As you may know, we periodically profile fellow bicycle commuters on our site. Well, we figured we’d ask the wildly popular Bike Snob NYC to appear here, and he graciously agreed to it. BSNYC occasionally writes about his commuting experiences on his own blog, and he’s got some very interesting thoughts to share with us. So, read on! We won’t be revealing his identity, though, so folks will have to keep on guessing…
Here is his profile:
How long have you been a bike commuter?
Off and on for the last ten years or so.
Why do you bike commute?
1) I love to ride
2) I race but I no longer have the motivation to “train” so I now get most of my mileage during the week from commuting
3) Like many New Yorkers I’m impatient and irritable and to me nothing is more frustrating than being stuck in a car, on a bus or on a subway train with no control over where you’re going and when. I suppose you could call me a transportation control freak.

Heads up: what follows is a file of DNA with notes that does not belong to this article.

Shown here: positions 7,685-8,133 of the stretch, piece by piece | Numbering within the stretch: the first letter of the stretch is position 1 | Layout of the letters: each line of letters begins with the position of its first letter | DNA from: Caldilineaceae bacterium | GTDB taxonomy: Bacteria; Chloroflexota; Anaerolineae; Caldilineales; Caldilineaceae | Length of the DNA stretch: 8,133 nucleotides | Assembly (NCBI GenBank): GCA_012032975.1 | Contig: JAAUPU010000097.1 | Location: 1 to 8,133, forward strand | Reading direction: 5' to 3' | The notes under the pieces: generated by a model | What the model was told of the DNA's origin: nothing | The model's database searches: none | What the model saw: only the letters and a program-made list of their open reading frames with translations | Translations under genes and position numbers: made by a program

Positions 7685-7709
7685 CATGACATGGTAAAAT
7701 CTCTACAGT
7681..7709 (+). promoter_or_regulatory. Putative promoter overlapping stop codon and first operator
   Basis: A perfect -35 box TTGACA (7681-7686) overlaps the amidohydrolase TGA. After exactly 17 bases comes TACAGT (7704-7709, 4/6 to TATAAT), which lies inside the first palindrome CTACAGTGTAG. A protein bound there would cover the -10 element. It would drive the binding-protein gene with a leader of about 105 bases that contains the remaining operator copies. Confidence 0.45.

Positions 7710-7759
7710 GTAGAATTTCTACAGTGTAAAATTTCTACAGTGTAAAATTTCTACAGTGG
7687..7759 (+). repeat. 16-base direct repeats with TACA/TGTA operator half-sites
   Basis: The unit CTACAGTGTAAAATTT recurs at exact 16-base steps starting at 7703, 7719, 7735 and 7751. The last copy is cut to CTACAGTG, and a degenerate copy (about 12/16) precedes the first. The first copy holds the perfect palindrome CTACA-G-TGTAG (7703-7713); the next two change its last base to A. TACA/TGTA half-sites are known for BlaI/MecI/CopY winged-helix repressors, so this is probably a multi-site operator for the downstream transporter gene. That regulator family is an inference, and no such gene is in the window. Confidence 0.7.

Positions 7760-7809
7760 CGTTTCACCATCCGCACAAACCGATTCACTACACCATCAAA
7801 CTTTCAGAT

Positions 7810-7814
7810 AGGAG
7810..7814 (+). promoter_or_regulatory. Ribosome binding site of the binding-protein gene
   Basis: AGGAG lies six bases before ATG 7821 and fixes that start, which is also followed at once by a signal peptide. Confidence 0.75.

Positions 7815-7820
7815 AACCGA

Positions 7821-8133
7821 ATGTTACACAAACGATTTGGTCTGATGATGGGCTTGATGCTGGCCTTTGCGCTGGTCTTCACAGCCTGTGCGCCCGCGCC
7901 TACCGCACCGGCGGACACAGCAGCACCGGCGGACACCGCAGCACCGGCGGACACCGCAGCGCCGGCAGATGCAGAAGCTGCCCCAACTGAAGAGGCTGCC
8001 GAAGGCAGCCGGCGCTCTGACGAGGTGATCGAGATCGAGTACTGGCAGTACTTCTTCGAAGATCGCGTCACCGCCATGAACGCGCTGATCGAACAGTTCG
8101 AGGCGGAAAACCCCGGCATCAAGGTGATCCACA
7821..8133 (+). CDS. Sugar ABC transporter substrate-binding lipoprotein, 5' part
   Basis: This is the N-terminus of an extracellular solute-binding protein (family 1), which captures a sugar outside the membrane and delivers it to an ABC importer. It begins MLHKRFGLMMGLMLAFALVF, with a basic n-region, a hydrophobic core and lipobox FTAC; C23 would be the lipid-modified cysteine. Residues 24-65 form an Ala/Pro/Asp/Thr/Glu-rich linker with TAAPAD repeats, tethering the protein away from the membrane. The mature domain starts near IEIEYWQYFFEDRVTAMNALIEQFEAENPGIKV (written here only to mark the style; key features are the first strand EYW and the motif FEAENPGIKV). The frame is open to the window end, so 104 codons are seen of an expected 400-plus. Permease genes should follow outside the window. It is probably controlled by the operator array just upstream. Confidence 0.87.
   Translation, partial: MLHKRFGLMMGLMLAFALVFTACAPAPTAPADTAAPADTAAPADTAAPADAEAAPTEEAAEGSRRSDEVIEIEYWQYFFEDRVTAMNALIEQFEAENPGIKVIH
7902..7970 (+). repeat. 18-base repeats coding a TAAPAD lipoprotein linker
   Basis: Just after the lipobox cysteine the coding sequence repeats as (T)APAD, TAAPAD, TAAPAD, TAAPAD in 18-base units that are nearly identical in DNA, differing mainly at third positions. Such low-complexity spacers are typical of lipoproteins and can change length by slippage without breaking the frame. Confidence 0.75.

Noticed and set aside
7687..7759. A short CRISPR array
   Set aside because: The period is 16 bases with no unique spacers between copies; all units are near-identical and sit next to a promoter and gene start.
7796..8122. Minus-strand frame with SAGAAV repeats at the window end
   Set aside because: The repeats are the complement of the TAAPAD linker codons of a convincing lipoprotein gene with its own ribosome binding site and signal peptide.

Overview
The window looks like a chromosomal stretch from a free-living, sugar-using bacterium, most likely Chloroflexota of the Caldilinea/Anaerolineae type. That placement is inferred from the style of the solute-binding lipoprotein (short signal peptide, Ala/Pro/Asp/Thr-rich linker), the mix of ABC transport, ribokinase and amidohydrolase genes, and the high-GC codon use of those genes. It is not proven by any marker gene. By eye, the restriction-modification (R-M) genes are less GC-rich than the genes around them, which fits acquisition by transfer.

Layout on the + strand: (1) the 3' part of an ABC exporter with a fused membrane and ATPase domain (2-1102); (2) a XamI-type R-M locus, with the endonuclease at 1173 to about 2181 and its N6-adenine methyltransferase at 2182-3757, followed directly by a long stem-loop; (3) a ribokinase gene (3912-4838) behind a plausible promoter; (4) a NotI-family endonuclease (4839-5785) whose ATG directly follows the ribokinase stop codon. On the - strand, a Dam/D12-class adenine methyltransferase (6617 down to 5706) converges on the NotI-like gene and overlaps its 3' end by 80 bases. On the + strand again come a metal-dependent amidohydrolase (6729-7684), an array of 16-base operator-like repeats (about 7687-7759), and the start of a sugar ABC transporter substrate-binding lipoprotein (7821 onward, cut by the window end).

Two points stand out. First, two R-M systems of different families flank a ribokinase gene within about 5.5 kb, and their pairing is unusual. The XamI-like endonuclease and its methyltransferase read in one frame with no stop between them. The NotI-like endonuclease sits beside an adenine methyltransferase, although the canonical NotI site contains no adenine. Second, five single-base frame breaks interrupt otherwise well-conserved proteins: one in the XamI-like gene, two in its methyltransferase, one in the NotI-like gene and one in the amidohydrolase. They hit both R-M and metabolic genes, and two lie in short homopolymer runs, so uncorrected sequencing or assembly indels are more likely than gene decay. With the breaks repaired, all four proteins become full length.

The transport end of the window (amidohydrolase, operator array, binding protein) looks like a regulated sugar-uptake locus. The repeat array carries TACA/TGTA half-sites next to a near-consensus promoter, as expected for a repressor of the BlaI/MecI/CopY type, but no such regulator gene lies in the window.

What do you do for a living and what city do you bike commute?
I commute from the great borough of Brooklyn to the lesser borough of Manhattan where I have a pretend job as a full-time, highly-paid cycling blogger.
Why did you start riding your bike to work and how long is your commute?
My commute is a mile or so shy of 20 miles round-trip. New York City has an extensive and inexpensive public transportation system which for all its flaws is a great thing to have. Even so, for relatively short distances there’s no faster way to get around in the city than by bicycle. Not only that, but on a bicycle you’re virtually immune to the delays that plague every other form of public and private transportation here. In fact, pretty much the only delays you encounter commuting by bicycle are bad weather and mechanical problems, and you can prepare for both of those. On the other hand, sitting in a stalled subway train in a tunnel underneath the East River for 20 minutes is maddening. And I’m prone to panic, so about 15 minutes into any delay I start plotting to kill and eat my fellow passengers to stay alive.